The initial Japanese Army response to the landings was sluggish and ineffective. The Army was convinced that the landings were diversionary and the real assault would take place at Buka, and most reinforcements were sent there rather than against the Allied beachhead. However, the Japanese staged a counterlanding in the early hours of 7 November by 850 troops of 17 Division in 21 landing barges brought in by four destroyers. By the time the Marines realized what was happening, the Japanese troops were already coming ashore. The landing took place at Koromokina Lagoon, which was so close to the northern Torokina perimeter that it cut off a company of Marines, who had to be evacuated by a pair of LCTs. A massive artillery barrage on the morning 8 November shattered the Japanese force, inflicting over 300 casualties, and Marines moving into the area found that the survivors had fled into the jungle. A dive bomber strike just beyond the Marine perimeter on 9 November caught the Japanese troops attempting to return to the area; this inflicted further heavy casualties, and the Japanese fled the area for good.
The Marines recovered documents indicating that Imamura, commanding 8 Area Army at Rabaul,
planned to land 3000 men in three echelons close to the Marine
perimeter. These men would infiltrate the perimeter while two
battalions of 23 Regiment assembled just east of the Piva River (155.071E 6.237S) and attacked the eastern Marine perimeter.
However, the destruction of the first landing echelon dissuaded Imamura
from any further attempts at counterlanding close to the Marine
Meanwhile, 23 Regiment made probing attacks on the Marine perimeter on 5 November, encountering a road block manned by elements of 2 Raider Battalion on Mission Trail, the main trail from the Cape Torokinaarea to the east. 23 Regiment launched an attack the roadblock on 7 November, timed to coincide with the counterlanding at Koromokina Lagoon, but was repulsed by the Raiders supported by heavy mortar fire. A second attack by the Japanese on 8 November was preceded by four hours' mortar bombardment, but the Raiders again held, then counterattacked in the early afternoon. By afternoon the next day, Japanese resistance had crumbled, but the Marines halted their advance and dug in around Piva Village (155.070E 6.219S).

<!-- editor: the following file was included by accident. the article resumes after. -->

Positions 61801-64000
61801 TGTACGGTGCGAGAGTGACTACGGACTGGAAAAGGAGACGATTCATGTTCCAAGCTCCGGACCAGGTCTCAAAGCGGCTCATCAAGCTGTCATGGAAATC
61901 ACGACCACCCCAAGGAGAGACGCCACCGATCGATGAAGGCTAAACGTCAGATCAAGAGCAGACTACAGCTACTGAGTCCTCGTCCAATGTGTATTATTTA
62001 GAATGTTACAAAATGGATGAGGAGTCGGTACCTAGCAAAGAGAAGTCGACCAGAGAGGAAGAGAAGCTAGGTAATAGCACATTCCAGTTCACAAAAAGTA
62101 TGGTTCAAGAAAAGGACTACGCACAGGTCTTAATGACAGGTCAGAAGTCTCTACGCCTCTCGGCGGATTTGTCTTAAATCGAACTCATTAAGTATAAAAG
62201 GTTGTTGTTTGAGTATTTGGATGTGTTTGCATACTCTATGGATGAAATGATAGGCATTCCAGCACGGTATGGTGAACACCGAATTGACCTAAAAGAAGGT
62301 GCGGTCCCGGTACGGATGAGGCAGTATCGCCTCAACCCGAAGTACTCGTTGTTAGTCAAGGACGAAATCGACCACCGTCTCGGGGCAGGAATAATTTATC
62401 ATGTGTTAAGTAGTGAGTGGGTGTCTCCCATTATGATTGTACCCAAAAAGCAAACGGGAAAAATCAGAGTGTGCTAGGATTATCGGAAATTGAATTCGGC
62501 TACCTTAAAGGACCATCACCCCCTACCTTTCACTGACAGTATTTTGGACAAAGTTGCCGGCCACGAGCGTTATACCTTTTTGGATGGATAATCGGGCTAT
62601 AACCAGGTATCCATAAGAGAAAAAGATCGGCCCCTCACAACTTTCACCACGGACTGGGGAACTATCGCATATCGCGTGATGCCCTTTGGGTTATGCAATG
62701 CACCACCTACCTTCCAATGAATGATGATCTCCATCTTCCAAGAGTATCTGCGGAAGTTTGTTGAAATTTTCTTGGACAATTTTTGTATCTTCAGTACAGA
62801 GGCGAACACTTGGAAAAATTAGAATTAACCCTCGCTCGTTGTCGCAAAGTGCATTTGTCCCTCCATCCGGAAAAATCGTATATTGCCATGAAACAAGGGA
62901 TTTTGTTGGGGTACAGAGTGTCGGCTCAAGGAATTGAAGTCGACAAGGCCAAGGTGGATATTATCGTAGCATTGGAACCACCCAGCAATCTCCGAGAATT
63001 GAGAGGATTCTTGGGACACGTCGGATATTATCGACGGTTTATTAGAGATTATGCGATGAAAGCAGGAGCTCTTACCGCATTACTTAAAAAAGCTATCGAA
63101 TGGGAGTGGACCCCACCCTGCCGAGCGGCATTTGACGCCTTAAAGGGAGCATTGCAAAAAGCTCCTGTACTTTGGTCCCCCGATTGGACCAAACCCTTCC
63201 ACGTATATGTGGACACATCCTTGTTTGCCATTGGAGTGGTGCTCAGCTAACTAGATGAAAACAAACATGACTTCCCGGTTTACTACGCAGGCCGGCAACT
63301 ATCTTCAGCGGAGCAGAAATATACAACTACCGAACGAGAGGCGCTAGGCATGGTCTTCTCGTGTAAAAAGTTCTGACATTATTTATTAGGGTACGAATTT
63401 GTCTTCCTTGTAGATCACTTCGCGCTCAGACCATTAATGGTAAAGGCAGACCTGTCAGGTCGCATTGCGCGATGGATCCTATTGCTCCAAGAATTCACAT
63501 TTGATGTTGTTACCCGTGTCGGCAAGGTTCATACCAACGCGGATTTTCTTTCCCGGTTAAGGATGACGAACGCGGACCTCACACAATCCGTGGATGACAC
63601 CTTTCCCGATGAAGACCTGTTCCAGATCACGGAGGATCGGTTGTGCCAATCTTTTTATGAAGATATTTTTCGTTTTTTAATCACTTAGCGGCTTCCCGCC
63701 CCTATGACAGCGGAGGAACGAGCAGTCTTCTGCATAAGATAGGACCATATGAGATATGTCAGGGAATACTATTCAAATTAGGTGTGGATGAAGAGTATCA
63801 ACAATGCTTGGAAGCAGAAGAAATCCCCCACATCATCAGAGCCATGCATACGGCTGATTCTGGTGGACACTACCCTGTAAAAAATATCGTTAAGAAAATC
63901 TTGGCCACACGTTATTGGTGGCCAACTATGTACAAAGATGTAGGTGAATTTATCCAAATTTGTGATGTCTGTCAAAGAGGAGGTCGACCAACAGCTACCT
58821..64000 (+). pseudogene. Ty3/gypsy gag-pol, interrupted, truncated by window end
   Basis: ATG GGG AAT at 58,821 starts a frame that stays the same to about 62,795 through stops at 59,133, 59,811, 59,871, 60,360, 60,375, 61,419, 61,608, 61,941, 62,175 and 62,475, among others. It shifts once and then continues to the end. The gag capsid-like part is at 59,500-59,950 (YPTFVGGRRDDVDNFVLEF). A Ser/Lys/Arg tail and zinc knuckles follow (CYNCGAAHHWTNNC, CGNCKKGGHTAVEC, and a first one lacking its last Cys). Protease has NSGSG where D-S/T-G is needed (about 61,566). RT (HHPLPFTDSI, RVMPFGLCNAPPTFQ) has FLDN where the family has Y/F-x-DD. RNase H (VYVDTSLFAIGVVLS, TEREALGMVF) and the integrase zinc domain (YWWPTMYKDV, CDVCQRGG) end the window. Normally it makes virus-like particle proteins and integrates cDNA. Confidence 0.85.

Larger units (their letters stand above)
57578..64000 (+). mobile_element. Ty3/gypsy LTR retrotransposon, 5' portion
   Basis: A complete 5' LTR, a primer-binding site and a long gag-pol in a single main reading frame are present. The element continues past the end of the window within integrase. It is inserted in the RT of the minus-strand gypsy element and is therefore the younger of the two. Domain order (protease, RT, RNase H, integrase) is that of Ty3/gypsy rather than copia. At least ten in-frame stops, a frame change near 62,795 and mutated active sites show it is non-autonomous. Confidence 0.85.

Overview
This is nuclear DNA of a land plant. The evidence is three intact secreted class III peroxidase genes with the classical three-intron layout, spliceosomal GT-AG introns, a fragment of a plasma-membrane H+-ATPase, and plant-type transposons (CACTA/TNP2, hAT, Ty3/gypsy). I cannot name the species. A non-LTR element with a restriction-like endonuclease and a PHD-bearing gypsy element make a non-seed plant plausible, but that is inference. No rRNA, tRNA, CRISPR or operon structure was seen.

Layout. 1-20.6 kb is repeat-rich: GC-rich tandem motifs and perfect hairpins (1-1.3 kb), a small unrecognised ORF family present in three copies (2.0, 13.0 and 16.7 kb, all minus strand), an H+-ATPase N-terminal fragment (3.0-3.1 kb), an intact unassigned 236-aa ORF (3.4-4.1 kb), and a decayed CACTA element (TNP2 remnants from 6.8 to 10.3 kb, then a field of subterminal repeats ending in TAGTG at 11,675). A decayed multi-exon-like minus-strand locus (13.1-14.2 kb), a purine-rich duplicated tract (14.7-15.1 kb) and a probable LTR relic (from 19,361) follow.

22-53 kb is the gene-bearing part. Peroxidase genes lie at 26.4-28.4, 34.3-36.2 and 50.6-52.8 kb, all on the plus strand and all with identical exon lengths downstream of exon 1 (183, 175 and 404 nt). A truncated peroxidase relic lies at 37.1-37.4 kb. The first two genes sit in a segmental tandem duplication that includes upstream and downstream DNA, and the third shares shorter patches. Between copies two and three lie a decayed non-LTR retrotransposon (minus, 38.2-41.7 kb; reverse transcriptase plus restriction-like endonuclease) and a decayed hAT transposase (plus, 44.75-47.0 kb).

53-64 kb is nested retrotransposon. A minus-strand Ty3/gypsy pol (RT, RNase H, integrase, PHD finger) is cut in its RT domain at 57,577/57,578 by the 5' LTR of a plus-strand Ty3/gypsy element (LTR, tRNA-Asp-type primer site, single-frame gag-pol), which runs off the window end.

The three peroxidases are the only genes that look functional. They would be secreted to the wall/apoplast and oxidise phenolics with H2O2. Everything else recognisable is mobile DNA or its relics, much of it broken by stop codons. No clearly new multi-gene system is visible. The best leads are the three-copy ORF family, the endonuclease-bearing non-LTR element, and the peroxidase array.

During the period 8-13 November 1943 the Japanese
staged three major raids against shipping near Cape Torokina, making
wildly exaggerated claims of sunken American battleships and carriers.
In fact, the worst damage was two bomb hits and a torpedo hit on light
cruiser Birmingham, which was little
impaired in its fighting capacity, and a torpedo hit on one of the
engine rooms of light cruiser Denver, which forced
the warship to retire at low speed. These results cost the Japanese
121 out of the 173 carrier aircraft committed to Rabaul on 1 November 1943,
with 86 aircrew lost. Similar casualties were suffered by 11 Air Fleet. The Japanese raids did not prevent 37 Division from arriving, beginning on 9 November.
While the Marines were securing their perimeter, Seabees
accompanied by an infantry patrol had identified good ground for
airstrips near a coconut grove well north of the Marine perimeter. The
Seabees cleared two 5000' (1520m) strips before returning to the
perimeter. Because the Marines were having some difficulty expanding
the perimeter in the very difficult terrain, Turnage ordered 2/21 Marine Regiment to move out on 13 November and set up an outpost at a trail junction near the airfield
site, where the battalion
was to hold until the perimeter could be expanded. However, the
battalion was ambushed by the Japanese rearguard just
as it reached the coconut grove, and by nightfall the forward elements
had taken heavy casualties and were forced to pull back. The
next morning, the Marines called in air strikes and brought up a
platoon of tanks to support their advance. The advance soon dissolved into confusion, with some of the tanks mistakenly firing on friendly positions, but by late afternoon the Marines had secured the coconut grove.
With the coconut grove secured, the Marines rapidly